Prion, a type of protein molecule that can exist in an abnormal form believed to be capable of causing disease and of being infectious. Unlike such infectious agents as bacteria and viruses, the abnormal prions do not contain genetic material and cannot be readily destroyed by conventional sterilization and disinfection procedures.

The normal prion molecule is produced by brain cells and certain other cells in the body. Unlike normal prions, the abnormal form is insoluble in water and resists being broken down by common enzymes called proteases. Scientific studies indicate that the normal molecule can change into the abnormal form, either spontaneously or through contact with abnormal prions.

Prions were identified in 1982 by Stanley B. Prusiner, a United States neurologist and biochemical researcher. Prusiner was awarded the 1997 Nobel Prize for physiology or medicine for this discovery.

Prion Diseases

Most prion researchers believe abnormal prions cause several types of fatal brain diseases known as transmissible spongiform encephalopathies (TSE's). In these diseases brain cells are destroyed, leaving spongelike cavities in the brain. Some TSE's appear to be inheritable as well as infectious. In inherited TSE's, gene mutations in the body's cells cause them to produce abnormal prions.

Bovine Spongiform Encephalopathy (BSE),

a disease of cattle first identified in the United Kingdom in the mid-1980's. It is commonly called Mad Cow Disease because cattle with the disease lose coordination and move erratically. Cattle may have developed the disease from being given commercial feed made with prion-infected animal by-products.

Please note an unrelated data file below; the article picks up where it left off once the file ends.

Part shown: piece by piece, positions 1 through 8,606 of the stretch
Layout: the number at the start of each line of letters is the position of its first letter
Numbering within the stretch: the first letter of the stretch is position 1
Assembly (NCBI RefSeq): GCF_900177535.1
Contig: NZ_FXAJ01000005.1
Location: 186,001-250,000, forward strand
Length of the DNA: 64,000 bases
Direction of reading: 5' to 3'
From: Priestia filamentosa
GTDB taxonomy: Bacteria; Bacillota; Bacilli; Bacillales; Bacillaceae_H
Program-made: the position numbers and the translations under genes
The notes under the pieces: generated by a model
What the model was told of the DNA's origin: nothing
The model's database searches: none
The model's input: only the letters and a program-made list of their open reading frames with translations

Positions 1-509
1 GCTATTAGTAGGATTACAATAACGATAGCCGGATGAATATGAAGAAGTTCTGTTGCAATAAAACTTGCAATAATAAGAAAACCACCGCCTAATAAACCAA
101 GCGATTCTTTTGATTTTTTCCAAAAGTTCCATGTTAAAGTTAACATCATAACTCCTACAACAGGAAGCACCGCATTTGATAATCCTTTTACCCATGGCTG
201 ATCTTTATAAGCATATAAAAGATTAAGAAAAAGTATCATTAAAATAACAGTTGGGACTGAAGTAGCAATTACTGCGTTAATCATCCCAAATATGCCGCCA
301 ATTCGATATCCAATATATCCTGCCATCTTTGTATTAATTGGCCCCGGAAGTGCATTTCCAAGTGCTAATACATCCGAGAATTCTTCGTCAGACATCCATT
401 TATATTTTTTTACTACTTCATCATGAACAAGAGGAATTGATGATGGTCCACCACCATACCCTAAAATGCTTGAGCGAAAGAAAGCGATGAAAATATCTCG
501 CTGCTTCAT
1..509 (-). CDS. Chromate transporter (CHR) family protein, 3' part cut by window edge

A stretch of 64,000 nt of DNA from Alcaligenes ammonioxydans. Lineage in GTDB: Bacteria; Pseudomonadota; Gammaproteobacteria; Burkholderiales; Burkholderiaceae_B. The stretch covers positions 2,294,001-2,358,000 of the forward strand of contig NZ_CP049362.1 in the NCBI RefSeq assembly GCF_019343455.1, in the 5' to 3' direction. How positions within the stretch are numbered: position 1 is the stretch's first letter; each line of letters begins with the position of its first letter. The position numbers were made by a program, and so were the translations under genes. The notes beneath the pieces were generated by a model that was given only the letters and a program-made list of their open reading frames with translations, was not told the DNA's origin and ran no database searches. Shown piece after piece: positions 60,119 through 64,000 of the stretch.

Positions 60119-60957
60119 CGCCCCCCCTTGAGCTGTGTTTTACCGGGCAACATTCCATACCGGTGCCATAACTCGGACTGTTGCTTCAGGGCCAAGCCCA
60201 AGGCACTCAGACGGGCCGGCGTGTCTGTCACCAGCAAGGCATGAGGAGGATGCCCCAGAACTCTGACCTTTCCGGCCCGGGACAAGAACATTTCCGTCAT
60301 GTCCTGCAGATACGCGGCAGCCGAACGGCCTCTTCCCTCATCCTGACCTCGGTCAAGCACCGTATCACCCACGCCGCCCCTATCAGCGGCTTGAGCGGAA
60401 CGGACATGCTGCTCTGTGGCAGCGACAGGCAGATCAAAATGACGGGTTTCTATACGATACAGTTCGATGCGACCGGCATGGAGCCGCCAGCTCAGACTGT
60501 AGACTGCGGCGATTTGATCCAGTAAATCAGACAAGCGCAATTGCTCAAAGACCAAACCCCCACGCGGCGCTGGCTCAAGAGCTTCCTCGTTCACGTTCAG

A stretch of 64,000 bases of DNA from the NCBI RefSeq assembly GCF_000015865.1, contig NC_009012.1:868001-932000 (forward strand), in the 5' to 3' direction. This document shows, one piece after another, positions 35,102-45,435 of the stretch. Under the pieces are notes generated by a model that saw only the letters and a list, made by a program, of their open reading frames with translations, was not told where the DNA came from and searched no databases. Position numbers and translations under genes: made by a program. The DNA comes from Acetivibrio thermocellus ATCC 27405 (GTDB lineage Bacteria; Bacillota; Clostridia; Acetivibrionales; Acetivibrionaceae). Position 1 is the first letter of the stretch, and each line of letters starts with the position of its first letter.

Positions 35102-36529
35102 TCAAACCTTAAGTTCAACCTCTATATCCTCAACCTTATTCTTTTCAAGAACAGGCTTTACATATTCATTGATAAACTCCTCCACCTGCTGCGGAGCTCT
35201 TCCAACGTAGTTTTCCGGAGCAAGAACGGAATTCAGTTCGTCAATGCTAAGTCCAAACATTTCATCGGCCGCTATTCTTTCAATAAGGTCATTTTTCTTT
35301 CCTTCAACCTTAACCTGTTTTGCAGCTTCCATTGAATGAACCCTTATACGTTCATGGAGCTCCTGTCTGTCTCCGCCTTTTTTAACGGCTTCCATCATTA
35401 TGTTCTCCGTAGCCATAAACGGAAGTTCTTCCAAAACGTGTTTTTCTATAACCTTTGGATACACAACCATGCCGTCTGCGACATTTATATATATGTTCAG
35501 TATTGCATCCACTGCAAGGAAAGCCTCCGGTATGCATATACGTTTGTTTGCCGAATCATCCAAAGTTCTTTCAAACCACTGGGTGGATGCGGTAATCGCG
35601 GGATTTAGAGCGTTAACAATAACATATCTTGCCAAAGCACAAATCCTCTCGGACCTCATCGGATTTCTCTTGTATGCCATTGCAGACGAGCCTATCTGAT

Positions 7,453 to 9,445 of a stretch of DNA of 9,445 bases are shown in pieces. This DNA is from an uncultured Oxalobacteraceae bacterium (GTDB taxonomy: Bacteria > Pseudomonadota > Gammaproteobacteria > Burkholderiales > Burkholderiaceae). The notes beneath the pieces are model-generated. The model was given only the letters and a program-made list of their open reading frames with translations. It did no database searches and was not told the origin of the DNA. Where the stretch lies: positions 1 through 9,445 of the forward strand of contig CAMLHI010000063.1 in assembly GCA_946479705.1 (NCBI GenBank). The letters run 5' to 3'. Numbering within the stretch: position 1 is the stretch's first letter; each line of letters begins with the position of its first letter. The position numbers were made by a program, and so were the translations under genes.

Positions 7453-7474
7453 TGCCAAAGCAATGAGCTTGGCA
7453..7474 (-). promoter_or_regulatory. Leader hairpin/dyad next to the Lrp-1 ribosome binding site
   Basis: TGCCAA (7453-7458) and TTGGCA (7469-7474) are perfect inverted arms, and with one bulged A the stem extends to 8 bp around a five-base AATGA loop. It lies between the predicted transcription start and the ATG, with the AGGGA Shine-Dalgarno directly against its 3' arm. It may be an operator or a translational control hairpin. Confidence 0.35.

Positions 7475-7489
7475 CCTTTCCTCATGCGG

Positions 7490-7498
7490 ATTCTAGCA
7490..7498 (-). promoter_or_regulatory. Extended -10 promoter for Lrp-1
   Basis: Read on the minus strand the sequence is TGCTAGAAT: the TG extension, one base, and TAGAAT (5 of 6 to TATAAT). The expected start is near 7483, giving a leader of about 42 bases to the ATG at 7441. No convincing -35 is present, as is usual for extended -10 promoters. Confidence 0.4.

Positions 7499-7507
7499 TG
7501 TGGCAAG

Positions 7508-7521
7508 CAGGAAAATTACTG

Chronic Wasting Disease (CWD),

a disease that occurs in deer and elk in North America. Animals with the disease suffer progressive weight loss and dehydration, leading to death.

Creutzfeldt-Jakob Disease (CJD),

a rare human disease that produces such symptoms as loss of motor control and dementia. Evidence suggests that some persons may have developed a variant of CJD, known as vCJD, by eating beef from cattle with BSE.


a disease similar to CJD and first identified among New Guinea tribespeople who engaged in ritual cannibalism.


a disease of sheep. It has been known for hundreds of years. It characteristically produces a skin irritation that causes sheep with the disease to scrape against objects compulsively, rubbing the skin raw.